Stretching Exercises: Myths and Misconceptions

Stretching Exercises: Stretching the Truth

And now, it\’s time for some high-quality fitness information. This week, it will be about static stretching exercises.

I often see trainers doing stretching exercises with their clients, or people doing stretching exercises themselves, thinking it does them some good. But what does practical experience say about stretching exercises?

Static stretching exercises are the most common form of stretching. That\’s the kind of stretching where you extend a muscle and hold that position. But what is that really doing? The truth is that you really can\’t change the length of a muscle, because every muscle has an origin and an insertion. These are spots where a muscle connects to a tendon, which connects to a bone. You can\’t re-attach the tendon to a different place on the bone, so static stretching exercises really won\’t do much to lengthen your muscles.


Stretch a given muscle statically for too long of a time, and you\’re starting to stretch the capsule of the joint, which you definitely don\’t want to do because it destabilizes joints, and causes its own set of problems. Some people (certain athletes and misinformed laymen) actually do stretch to that point, but pay for it later on.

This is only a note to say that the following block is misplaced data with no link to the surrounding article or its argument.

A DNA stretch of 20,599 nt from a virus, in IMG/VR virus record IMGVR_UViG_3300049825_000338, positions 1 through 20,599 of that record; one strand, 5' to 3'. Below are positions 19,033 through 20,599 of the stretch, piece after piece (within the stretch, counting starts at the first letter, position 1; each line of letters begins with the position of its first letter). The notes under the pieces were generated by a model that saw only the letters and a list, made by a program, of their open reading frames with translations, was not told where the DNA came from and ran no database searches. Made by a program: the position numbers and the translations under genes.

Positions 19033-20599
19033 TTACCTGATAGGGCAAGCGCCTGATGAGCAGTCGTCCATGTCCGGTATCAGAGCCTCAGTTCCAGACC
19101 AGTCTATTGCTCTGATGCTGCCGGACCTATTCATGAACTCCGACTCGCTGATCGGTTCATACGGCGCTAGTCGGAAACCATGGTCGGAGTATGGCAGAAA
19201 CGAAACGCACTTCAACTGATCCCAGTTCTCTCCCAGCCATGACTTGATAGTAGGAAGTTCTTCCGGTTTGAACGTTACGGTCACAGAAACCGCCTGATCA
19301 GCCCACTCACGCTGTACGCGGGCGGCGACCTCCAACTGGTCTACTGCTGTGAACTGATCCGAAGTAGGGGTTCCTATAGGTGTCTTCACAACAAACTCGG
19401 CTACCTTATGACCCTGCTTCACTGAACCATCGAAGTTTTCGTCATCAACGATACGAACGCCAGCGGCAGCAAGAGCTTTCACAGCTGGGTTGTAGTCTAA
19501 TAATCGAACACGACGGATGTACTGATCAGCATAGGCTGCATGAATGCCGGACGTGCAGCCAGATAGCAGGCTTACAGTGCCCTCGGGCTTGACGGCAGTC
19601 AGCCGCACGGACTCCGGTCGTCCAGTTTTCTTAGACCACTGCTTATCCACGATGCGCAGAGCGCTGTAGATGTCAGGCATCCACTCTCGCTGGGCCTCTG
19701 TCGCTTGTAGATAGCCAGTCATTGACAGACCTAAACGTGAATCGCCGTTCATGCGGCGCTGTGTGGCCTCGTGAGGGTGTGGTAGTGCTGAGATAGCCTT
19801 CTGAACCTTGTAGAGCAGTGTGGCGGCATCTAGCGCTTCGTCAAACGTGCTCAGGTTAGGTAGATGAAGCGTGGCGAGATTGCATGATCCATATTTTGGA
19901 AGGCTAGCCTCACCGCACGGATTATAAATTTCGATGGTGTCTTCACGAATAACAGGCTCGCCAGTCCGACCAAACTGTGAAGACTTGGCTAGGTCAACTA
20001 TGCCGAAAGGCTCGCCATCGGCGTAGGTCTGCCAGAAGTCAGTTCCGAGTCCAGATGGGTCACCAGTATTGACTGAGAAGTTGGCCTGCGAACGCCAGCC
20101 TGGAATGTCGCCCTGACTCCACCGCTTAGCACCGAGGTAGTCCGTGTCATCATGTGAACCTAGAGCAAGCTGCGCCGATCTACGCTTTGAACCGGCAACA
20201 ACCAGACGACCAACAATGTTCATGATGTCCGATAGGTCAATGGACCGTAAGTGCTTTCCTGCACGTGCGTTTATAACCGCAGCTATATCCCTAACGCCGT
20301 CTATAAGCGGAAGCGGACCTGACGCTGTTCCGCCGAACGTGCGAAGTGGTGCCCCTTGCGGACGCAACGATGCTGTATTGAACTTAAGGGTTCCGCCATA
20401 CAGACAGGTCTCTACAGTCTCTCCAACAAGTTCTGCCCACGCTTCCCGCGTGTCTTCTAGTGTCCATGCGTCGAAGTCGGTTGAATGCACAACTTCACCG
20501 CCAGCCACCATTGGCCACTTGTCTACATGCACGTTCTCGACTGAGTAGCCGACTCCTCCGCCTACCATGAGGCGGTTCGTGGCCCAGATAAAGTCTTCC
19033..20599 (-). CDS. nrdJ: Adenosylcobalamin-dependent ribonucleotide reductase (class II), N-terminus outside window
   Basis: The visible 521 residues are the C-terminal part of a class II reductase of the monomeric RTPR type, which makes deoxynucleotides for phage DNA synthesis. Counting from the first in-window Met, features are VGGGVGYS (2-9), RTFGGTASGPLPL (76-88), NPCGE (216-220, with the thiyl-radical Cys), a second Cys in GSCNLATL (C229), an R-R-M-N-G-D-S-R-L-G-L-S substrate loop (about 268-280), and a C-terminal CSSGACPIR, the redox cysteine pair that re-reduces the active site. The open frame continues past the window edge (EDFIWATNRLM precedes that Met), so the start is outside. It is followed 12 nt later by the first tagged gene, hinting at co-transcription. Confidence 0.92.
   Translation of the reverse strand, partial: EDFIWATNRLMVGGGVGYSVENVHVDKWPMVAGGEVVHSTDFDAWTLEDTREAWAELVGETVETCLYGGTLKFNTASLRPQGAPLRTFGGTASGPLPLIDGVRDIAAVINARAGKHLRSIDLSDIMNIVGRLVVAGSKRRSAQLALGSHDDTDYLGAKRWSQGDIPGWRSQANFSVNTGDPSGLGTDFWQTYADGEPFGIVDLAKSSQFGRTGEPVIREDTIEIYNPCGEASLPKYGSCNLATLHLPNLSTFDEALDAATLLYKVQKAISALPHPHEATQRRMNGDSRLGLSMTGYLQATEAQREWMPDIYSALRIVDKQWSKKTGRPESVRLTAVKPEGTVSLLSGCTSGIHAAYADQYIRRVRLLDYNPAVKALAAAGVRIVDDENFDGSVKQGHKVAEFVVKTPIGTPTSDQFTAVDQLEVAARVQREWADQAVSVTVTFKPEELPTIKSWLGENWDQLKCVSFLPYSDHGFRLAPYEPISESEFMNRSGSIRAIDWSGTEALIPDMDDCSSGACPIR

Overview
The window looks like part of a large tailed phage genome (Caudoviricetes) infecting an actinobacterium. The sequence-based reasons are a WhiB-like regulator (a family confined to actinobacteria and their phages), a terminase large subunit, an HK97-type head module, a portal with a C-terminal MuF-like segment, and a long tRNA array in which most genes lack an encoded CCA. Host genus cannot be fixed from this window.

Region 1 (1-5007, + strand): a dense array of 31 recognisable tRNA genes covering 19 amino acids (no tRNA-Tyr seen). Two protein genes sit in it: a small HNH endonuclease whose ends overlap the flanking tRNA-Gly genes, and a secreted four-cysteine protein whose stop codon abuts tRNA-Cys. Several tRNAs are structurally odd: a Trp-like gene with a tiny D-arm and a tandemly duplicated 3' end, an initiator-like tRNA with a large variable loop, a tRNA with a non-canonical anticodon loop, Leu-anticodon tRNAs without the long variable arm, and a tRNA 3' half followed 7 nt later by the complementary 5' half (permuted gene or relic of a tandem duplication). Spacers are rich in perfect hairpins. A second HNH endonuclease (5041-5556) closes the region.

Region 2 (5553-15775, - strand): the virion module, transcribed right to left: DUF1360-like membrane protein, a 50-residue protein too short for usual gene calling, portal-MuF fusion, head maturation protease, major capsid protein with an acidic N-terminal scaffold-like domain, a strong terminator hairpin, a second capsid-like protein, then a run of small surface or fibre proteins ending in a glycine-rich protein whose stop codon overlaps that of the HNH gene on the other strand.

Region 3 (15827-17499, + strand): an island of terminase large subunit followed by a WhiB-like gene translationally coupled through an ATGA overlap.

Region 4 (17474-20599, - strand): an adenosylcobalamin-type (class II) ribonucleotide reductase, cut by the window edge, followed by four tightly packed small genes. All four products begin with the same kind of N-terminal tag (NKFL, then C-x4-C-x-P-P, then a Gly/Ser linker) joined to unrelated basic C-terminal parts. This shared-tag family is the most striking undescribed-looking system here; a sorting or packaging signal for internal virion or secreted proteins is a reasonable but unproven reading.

Is that to say that static stretching exercises are bad for all people, all the time? No. They definitely have their applications, and correctly applied, they have benefits. For example, if you have a tight muscle, and you want to weaken that muscle temporarily, static stretching exercises can work. For example, the hip flexors tend to be a muscle group that is tight in many people. So if you were to stretch out your hip flexors for 30 seconds before doing a sprint or a maximal vertical jump, your performance would likely improve.

There are of course other methods of stretching (like dynamic, passive, active, PNF, etc.), and when each is used at the appropriate time, they can have benefits, but that\’s a topic for another newsletter.


Like It? Share it.

If you like this blog post, please share it on facebook and LinkedIn, tweet it on twitter, and pin it on pinterest.


Leave a Comment

Your email address will not be published. Required fields are marked *

Scroll to Top